Have you found a meteorite?

If you saw the rock fall from the sky, or there was a recent meteorite fall event in your area, then the unusual rock you’ve found might be a meteorite. Check here for more information on recent falls in the USA and Canada: https://ares.jsc.nasa.gov/meteorite-falls/events/.

If this isn’t the case, then there’s a good chance that the rock you’re wondering about isn’t actually a meteorite. The reality is that meteorites are incredibly rare and nearly all rocks found on Earth are not meteorites. Most meteorites are found in deserts — hot deserts like those in northern Africa, or cold deserts like Antarctica, because there are geologic processes there that concentrate meteorites, prevent them from falling apart, and make them easier to identify. Even a rock that is unique for the area where it is found is unlikely to be a meteorite. It might have been moved there by people or by geologic processes long ago. There are many websites that describe the properties of meteorites, and the many types of Earth rocks that are mistaken for meteorites (called ‘meteorwrongs’). Links to some of these websites are given below. We highly recommend that you check them out – there is a very good chance that one of the meteorwrongs described in those links will have properties similar to the rock you found.

If, after checking out those websites and the examples of meteorites and meteorwrongs, you still think you might have found a meteorite, please answer these questions (Yes/No) about your rock.

  1. Does it have a thin shiny smooth coating over some portion of its surface? This is called a fusion crust, it typically is only about 1 mm thick, and darker than the rest of the rock. If a rock does not have any fusion crust, it is unlikely to be a meteorite.
  2. Is the inside a lighter color than the outside? The fusion crust often gives meteorites a dark coating on the outside. Sometimes pieces of this will break off along fractures or parts of the rock can be uncovered if it broke apart in flight, but it is rare for it to be fully removed.
  3. Is the rock massive inside, without bubbles or holes or empty spaces? Bubbles that once held gas are not found in meteorites, and large rounded holes in rocks are formed when rocks are eroded by water.
  4. Is it mainly black or dark in color and not iridescent? Most meteorites are dark, and shiny or multi-colored layers are typically not found on their surfaces.
  5. Is it heavier for its size than a typical rock? Most stony meteorites are 20-40% denser than an average rock from Earth’s crust.
  6. Is it massive, with little shape (i.e, does it not resemble a crystal shape)? Meteorites have few to no coarse-grained crystals found inside them.
  7. If you cut or grind into the rock, does the inside of the rock have silver or red spots? The most common types of meteorites have small spots of metal that can be seen on a smooth or polished surface.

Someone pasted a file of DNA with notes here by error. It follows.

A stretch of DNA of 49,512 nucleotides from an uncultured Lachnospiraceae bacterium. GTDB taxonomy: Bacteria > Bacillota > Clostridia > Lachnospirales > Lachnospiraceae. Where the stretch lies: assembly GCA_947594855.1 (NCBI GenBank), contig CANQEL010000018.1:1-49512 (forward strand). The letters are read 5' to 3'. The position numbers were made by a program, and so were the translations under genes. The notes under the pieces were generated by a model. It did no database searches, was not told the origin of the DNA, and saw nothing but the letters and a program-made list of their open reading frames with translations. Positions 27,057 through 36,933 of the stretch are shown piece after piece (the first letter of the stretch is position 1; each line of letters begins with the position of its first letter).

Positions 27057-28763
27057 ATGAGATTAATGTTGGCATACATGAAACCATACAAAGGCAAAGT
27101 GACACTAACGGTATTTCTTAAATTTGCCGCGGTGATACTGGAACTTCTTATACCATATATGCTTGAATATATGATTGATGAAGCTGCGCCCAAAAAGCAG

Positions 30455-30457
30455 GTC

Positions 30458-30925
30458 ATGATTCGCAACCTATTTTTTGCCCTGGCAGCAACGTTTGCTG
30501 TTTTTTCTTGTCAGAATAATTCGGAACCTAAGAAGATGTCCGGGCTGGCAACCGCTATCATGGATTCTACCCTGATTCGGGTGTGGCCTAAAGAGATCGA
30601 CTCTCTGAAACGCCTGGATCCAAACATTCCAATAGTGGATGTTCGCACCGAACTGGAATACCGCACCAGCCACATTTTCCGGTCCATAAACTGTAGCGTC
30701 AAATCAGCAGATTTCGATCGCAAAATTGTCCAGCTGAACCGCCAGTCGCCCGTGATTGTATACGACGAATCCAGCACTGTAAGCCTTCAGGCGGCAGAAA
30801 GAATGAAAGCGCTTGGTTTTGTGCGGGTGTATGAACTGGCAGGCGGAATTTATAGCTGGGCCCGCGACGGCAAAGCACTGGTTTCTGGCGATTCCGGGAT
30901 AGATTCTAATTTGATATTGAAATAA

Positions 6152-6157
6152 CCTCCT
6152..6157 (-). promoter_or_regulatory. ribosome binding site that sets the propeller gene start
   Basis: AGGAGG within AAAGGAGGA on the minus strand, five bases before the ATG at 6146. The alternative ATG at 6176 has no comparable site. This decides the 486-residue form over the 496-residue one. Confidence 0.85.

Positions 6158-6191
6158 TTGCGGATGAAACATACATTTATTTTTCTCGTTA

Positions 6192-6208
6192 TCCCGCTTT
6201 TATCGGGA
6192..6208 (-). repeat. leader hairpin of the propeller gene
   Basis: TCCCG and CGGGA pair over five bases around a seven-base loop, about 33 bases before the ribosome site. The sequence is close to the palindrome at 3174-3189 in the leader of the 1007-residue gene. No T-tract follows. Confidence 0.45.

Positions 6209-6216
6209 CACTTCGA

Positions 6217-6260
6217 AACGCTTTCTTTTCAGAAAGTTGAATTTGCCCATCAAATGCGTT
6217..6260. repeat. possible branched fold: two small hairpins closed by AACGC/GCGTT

8. Does the rock attract a magnet? Most meteorites are moderately magnetic.
  9. Did you find it in a dry area (not on the beach, in the mud, etc)? Most meteorites break down rapidly in wet environments, so rocks that survive in these areas are almost never meteorites.
  10. Was there a recent fireball observed in the area where this rock was found? If so, please provide us with the local news report – many rocks have been observed to fall from the sky without being meteorites!

If you personally saw it fall to the ground, or nearly all your answers are ‘Yes”, please email us the answers to the questions above along with images of the rock. We require at least two high-resolution images, well-lit and well-focused, each with a ruler or a familiar object for scale: one showing the outside of the rock, and one of a broken or cut surface of the interior. The image of the rock outside must show details as small as 2 millimeters in good focus. The images of the rock interior must show details as small as ½ millimeter, again in focus.

If you haven’t cut or ground into the rock to expose a fresh surface, we request that you do this before we further consider the rock. You might be able to do this by taking a sample to a local rock shop or by purchasing a file and sandpaper from a nearby hardware store. It is often difficult to tell anything about most rocks unless a fresh and flat surface has been exposed, and almost impossible to tell the mineralogy or texture of the rock in a photo without that fresh surface. If you think you can identify the minerals in the rock by your eye without a polished surface, that probably means it's not a meteorite. We will specifically be looking for the presence of little bits of metal on the polished surface, so check for anything that is extremely shiny and try to capture that in your photo.

Along with this information, please explain in detail how and where the rock was found, preferably with GPS coordinates and photo documentation of the find site. Please email this information and images to [email protected].

We will examine these images and your answers once they are sent. If we find that the rock meets nearly all the requirements above and could possibly be a meteorite, at this point we may accept it for further evaluation and will provide you with details about submission. If we do not judge it to be a likely meteorite at this point, we will not accept or examine it. If samples are sent to us without our agreement, we will not pay to return them to you.

If you choose to do further analyses on a stone that we initially determine is unlikely a meteorite, you must do so at your own expense. If you do additional analyses and wish to send us data tables or images, we will look at them and give you an expert opinion, but we also stress that it is highly unlikely that additional analyses will prove the rock to be non-terrestrial.

Other websites with useful information about possible meteorite finds:

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